Peter Chang of ASUS clarifies, “India remains a very important market for us and will continue to be so. In October 2015, we reiterated this commitment by announcing our role in ‘Make in India.’ In a strategic move to expand our presence, we announced our plans to start the local manufacturing of smartphones in Sri City, Andhra Pradesh, partnering with Foxconn. Thus, we are looking at building our presence and operational capacity to maintain a continual momentum and growth in this space.”

Allen Wang of Huawei adds, “Being the world’s second-biggest smartphone market, India is a strategic and a critical market for us. We are confident on the potential of the India’s smartphone market and will be increasing our investments and product range going forward. We are evaluating aspects related to local manufacturing and are getting excellent updates. We already have an R&D set-up in India which understands what the Indian consumers want and are strengthening our localization strategy through them.”

Pankaj Rana from Panasonic states, “We have set up our factory in Noida and all our new launches are 100% Made in India. With the current government’s impetus on exports, we are sure our overseas expansion plans are in tune with that impetus.”

OPPO’s Sky Li comments, “We have plans to set up a local manufacturing unit in Noida and we are sure that the cost-advantage we gain from that will be helpful in driving our brand ahead further.”

Jerome Chen of VIVO believes, “VIVO is the first Chinese smartphone manufacturer in India to set up a manufacturing unit in line with PM Modi’s globally lauded ‘Make in India’ initiative. VIVO Mobile India invested close to Rs. 125 crore in its first phase of investment in the 30,000 sq. m facility situated in Greater Noida, Uttar Pradesh. The unit caters to the manufacturing and assembling of VIVO’s smartphones thereby creating more employment opportunities and reducing VIVO’s dependence on imports. The manufacturing facility has a capacity to produce 1 million units per month.”

Kevin XU of Zopo confirms, “Bringing in goods through SKD is a convenient option. This way, we can reduce the overall cost which further helps in bringing affordable products to India. This is the currently prevailing trend and we will continue to follow the same.”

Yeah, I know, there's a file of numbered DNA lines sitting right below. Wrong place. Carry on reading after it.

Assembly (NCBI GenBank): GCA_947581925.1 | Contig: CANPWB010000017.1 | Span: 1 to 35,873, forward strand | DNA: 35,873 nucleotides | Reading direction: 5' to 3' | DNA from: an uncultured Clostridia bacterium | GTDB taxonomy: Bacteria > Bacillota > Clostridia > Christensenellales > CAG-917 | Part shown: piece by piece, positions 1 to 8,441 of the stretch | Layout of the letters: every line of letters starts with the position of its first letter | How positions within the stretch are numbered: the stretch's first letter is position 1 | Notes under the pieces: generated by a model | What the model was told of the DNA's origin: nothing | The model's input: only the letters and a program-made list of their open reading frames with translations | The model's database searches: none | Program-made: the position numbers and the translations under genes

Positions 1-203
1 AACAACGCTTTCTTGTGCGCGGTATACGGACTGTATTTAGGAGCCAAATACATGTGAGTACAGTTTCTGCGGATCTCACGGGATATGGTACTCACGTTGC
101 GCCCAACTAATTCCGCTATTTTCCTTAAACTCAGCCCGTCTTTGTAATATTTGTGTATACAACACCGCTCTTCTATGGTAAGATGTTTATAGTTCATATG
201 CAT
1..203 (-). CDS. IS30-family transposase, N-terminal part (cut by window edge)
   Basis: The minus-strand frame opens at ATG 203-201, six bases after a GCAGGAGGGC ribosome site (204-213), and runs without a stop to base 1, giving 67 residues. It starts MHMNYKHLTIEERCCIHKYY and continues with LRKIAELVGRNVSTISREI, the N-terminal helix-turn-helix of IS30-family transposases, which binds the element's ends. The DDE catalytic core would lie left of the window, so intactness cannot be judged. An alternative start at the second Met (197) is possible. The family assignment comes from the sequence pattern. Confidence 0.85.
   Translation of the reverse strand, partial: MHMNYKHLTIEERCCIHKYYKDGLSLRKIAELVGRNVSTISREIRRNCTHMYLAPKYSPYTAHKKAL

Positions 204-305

Peter Chang, Regional Head – South Asia & Country Manager – ASUS India

“Ever since ASUS entered India, our consumers have demonstrated a perpetual acceptance towards our products. Consumers will be prepared to experiment, if brands offer the technology to match their expectations and needs.”

Allen Wang, President, Consumer Business Group, Huawei India

“We at Huawei put customers first and evaluate their needs & demands and based on the feedback, we launch the products. Our aim is to become the most trusted smartphone manufacturer which provides customers with solutions and technology to meet their needs.”

Sky Li, OPPO Global VP, MD of International Mobile Business and President of OPPO India

“As a brand, we feel that our products have been accepted well because of the way we have played on the consumer trend of taking selfies. The current trend indicates that increasingly smartphones are seen as dual-role devices, where consumers are looking for offerings that are a confluence of a phone and a high tech camera, which is exactly what we offer.”

Pankaj Rana, Business Head, Mobility Division, Panasonic India

“We have set up our factory in Noida and all our new launches are 100% Made in India. With the current government’s impetus on exports, we are sure our overseas expansion plans are in tune with that.”

Jerome Chen, Deputy General Manager, VIVO India,

VIVO is the first Chinese smartphone manufacturer in India to set up a manufacturing unit (in Noida) in line with PM Modi’s globally lauded ‘Make in India’ initiative. The unit caters to the manufacturing and assembling of VIVO’s smartphones thereby creating more employment opportunities. The manufacturing facility currently has a capacity to produce 1 million units per month.”

Kevin XU, CEO – Zopo Mobile

“Although online trading is the widest and one of the most lucrative platforms today, the offline channel partners thrive on the trust of their customers and give a human touch to the entire sales process, which a lot of consumers still yearn for. Having said that, we believe both online and offline sales effort should go hand in hand in order to achieve an all-inclusive success.”